With a long coastline and growing regional ambitions, China has built a large number of surface ships to control nearby waters in hopes of expanding its operations outward. In 2004, the Lanzhou ship (170) was officially launched, and the 052C-class guided missile destroyer was born. The ship was laid by Changxing Island-Jiangnan Shipyard in 2002 and launched on April 29, 2003. It officially entered service in July 2004 and is still an active patrol member of China's modern fleet in the South China Sea Fleet. Lanzhou is the lead ship of the Chinese Navy's 052C-class destroyer, and NATO recognizes it as the "Luyang II-class".
Her sisters include Haikou (171), Changchun (150), Zhengzhou (151), Jinan (152) and Xi'an (153).
Structurally, Lanzhou is traditional by modern standards, employing proven naval stealth measures such as closed pyramidal masts, flush hull/superstructure side walls, and shallow funnels. Except for the single-deck guns and turrets, the bow deck was mostly bare, with the missile bay directly aft of the guns. The superstructure contains a close-range defensive weapon and leads to the bridge - easily recognizable by its large window panes. Communications, sensors and radar systems are mounted on the bridge, which also includes a set back main mast. Pairs of chimneys are arranged side by side behind the mast structure.
This position is slightly forward or to the right amidships. A shorter enclosed mast is mounted aft of the smoke funnel, leading to a slightly elevated superstructure containing a full-service hangar.
The stern consists mainly of the helicopter reception/launch deck, one of which is carried by the ship.
Lanzhou displaces 7,000 tons under load and is powered by a CODOG (combined diesel or gas) system, allowing her form to propel itself under ideal conditions at 30 knots and output about 57,000 horsepower. The CODOG unit connects the geared gas turbines (2 x Ukrainian DN80 in this case) to the diesel engines (2 x German MTU Friedrichshafen 12V 1163TB83 series), the gas system is connected to the reduction gear and ends with the clutch.
The gas turbine provides the required high-speed envelope ("arrow"), while the diesel engine provides the required cruising speed. CODOG systems are less complex than their CODAG (combined diesel and natural gas) sibling systems, but they are more fuel-intensive.
Dimensionally, the Lanzhou is 154 meters long, 17 meters wide, and has a draft of 6 meters.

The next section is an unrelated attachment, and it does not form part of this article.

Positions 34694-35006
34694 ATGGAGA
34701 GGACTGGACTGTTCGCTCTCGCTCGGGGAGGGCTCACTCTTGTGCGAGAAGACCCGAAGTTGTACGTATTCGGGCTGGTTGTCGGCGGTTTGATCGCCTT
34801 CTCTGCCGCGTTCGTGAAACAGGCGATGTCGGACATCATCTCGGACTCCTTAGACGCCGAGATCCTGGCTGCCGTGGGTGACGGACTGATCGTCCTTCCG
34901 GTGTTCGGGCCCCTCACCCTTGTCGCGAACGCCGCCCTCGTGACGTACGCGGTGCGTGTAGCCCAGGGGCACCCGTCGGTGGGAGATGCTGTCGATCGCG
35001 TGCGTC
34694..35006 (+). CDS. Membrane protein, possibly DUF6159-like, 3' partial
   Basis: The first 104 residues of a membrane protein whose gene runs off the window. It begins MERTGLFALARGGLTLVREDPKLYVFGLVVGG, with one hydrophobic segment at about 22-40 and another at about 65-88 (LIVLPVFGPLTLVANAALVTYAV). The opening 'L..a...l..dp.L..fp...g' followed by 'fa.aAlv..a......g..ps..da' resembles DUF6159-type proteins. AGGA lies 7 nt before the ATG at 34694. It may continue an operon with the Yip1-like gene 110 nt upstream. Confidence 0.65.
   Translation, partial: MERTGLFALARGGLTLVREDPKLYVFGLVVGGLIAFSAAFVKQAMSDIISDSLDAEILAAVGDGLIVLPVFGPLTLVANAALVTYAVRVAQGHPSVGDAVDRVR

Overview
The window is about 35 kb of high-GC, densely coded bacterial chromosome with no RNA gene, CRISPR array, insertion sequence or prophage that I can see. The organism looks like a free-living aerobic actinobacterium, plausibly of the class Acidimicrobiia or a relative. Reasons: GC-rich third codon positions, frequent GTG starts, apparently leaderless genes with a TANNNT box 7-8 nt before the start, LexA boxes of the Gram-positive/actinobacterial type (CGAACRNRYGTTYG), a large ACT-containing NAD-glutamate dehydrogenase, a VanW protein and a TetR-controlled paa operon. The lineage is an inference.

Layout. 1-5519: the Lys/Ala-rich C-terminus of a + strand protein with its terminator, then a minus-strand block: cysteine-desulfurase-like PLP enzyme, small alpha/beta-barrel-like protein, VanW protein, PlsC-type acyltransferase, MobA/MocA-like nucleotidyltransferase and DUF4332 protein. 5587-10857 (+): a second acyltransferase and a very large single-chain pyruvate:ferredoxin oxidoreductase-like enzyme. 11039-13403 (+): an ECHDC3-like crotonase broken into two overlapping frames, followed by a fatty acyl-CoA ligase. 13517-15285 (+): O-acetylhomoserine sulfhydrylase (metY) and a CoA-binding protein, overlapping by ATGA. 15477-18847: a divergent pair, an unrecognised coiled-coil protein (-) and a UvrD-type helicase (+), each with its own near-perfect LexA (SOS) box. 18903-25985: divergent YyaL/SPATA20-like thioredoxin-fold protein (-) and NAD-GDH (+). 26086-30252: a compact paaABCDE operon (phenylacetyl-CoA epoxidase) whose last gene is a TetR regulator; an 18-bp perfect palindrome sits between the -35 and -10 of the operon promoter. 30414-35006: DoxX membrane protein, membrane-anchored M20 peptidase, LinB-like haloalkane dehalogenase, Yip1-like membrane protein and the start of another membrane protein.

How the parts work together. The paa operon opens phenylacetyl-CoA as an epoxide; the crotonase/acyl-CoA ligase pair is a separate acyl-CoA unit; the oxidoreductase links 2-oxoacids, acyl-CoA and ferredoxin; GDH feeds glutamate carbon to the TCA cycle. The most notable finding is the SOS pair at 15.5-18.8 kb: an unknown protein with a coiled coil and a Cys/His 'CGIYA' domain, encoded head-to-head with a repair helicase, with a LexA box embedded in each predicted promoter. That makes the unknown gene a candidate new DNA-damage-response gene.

As a modern naval vessel, Lanzhou is equipped with various electronic processing systems. Their main kit is the Type 348 radar, a system of Ukrainian origin with a range of 450 km. Introduced in 2004, it is paired with the ship's most important HHQ-9 series of missiles.
This is followed by the Type 344 series of fire control radars, the LR66/TR47C system and the Type 364 short-range defense radar system.
Lanzhou destroyers are equipped with a range of weapons to deal with the threat at hand - air, surface or underwater. These include fixed-wing and rotary-wing threats, as well as cruise missiles, submarines and warships. Her primary armament consists of 42 HHQ-9 series surface-to-air missiles housed in six separate seven-shot vertical firing units forward of the bridge and behind the deck guns. The HHQ-9 is a medium- and long-range active radar-guided missile, developed and produced locally by CPMIEC and launched in 1997. She has a range of up to 200 kilometers, an altitude range of 98,425 feet, and a top speed of Mach 42.
The ship was also able to carry a pair of equipped quad launchers behind the second pylon. These products were launched in 2005 and are also produced locally.
Each missile carries a 300kg warhead and is powered by a turbojet with a range of 400km and speeds approaching Mach 1. The Deck Gun is a 100mm "dual purpose" mount designed to engage sea/land and air targets. It can support amphibious landing operations by engaging inland targets from offshore firing positions. The 2 x 730 30mm Close-In Weapon System (CIWS) provides close target engagement and is similar in form and function to the 20mm Phalanx Gatling-type digitally guided weapon system used on many U.S. Navy ships. The ship maintains anti-submarine measures by using 6 torpedo tubes.
Countermeasures include 4 x 18-tube decoy rocket launchers. The aft flight deck supports 1 x Kamov Ka-27 / Harbin Z-9C Anti-Submarine Warfare (ASW) or Search and Rescue (SAR) Naval Helicopter, which can be used in conjunction with onboard systems to locate, track and capture enemy submarines attacking warships.
- Blue Water Operations
- Fleet Support
- direct attack
462 feet (140.82 m)
55.76 ft (17.00 m)
30 kn (35 mph)
48 x HHQ-9 surface-to-air missiles
8 x C-805 cruise missiles
8 x HN-2 or 8 x YJ-62 cruise missiles
1 x 100mm Type 210 DP Pistol
2 x 30mm Type 730 CIWS (Close-In Weapon System)
6 x 533mm torpedo tubes
4 x 18 Decoy Launchers
1 x Kamov Ka-27 or 1 x Harbin Z-9C naval helicopter.